Every business, profession or public service — and all the workers within them — operate under codes of conduct. Larger businesses, professional associations and even non-profits have written documents that spell out the ethical guidelines to which everyone in the organization must adhere.
When that organization is Alberta Health Services, the need for a written Code of Conduct is self-evident. Every professional group that works under AHS — doctors, nurses, lab techs, pharmacists — has their own codes of conduct, specific to each profession.
The codes are layers of security to help us trust that these workers will use their skills in the public interest. But what happens when the public interest clashes with some practices of AHS?
You can easily see why AHS would rather not have to deal with hospital workers in one place or another griping publicly about staffing levels or working conditions.
Every boss would like the power to stifle public complaints from employees.
That’s why their recently-released code warns all health-care workers to “exercise caution at all times and choose your words carefully when engaging in any form of public speaking.”
A breach of this rule includes “engaging in conduct that may adversely affect Alberta Health Services or its reputation.”
“Inappropriate acts,” says the code, can lead to disciplinary action up to and including dismissal.
That’s casting way too wide a net over the right of people to express their opinions in a free society. People who have made caring for others their life’s work are being told to stay quiet if they believe certain practices of AHS may be harming patient care.
Moreover, the code includes methods by which workers can anonymously report on each other to AHS. Now, even an overheard slice from a conversation can anonymously be used to mark someone’s career.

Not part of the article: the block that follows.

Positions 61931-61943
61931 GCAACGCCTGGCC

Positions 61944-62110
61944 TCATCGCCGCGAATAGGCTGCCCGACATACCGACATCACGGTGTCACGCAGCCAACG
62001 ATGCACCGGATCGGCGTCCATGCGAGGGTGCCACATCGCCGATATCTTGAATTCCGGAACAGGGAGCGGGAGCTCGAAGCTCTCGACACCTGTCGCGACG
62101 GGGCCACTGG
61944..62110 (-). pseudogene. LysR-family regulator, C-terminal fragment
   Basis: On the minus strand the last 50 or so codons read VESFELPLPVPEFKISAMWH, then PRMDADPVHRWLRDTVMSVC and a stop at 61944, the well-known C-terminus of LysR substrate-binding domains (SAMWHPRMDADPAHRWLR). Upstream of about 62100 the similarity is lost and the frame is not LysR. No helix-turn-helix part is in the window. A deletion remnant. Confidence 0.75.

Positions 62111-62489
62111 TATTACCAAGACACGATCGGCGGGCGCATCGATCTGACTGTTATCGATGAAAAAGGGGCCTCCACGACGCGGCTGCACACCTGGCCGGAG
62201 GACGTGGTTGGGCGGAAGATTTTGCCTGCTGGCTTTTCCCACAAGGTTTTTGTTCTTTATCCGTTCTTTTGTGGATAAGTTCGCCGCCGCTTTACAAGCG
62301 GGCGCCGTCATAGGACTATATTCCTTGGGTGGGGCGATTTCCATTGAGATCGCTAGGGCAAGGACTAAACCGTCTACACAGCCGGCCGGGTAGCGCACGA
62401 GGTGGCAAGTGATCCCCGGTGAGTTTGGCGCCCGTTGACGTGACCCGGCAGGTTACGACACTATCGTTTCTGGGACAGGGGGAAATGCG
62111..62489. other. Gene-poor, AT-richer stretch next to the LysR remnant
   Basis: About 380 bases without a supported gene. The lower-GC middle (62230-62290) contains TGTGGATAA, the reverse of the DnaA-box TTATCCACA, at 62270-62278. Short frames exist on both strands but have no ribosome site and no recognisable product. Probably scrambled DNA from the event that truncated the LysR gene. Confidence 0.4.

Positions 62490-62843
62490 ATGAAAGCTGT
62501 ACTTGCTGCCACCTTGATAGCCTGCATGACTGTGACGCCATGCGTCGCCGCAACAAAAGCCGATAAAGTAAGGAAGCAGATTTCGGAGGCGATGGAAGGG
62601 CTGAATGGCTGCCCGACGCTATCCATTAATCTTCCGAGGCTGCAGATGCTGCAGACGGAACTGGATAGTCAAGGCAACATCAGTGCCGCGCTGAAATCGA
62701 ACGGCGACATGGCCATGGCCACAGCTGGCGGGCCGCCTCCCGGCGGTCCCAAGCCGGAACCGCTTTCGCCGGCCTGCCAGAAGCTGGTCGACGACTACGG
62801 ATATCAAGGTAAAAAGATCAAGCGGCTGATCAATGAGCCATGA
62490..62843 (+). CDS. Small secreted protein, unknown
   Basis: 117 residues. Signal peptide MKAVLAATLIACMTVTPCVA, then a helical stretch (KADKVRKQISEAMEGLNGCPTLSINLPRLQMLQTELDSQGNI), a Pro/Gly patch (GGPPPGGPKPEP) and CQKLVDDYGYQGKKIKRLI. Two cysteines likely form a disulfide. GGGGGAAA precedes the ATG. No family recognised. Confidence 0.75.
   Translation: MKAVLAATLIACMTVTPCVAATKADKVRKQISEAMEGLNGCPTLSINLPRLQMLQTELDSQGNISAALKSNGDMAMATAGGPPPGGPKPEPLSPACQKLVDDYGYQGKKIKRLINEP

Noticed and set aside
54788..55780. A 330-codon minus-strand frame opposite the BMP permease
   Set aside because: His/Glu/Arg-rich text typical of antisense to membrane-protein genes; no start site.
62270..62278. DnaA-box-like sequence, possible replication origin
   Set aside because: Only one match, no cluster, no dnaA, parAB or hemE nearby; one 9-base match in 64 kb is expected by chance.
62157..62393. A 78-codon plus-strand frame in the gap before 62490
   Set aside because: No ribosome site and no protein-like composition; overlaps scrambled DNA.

And now, we discover, this code includes hospital volunteers, like Sonia Francis of Red Deer, who had worked for many years as a nurse both in the United Kingdom and in Canada. What has been her role recently? Knitting items for patients at the hospital.
She was sent a copy of the Code of Conduct and a cover letter that opened with “Dear Volunteers.”
She received it as an insult, as she should have, and she promptly resigned as a volunteer.
The senior citizen who had never written a letter to the editor in her life felt compelled to publicly express her outrage at what she took as an affront to her integrity.
Sonia Francis would probably never publicly dispute the AHS denial that there is a hiring freeze on nurses, even though hospitals are desperately short-staffed and cannot hire even relief staff. But she will not give up the right to do so — even if it means she can no longer knit baby caps for the neonatal care ward.
Hospital workers in Red Deer and other centres are also beginning to speak out against what is obviously a gag order meant to shut down the flow of information about declining care levels in our health system. They are front-line workers, putting a lot more on the line than a position as a volunteer knitter.
If you were asked to judge, which standard would you rather use: the codes of conduct of the professional associations, or the AHS code, which puts Alberta Health Services’ reputation above good patient care?
— Greg Neiman is an Advocate editor.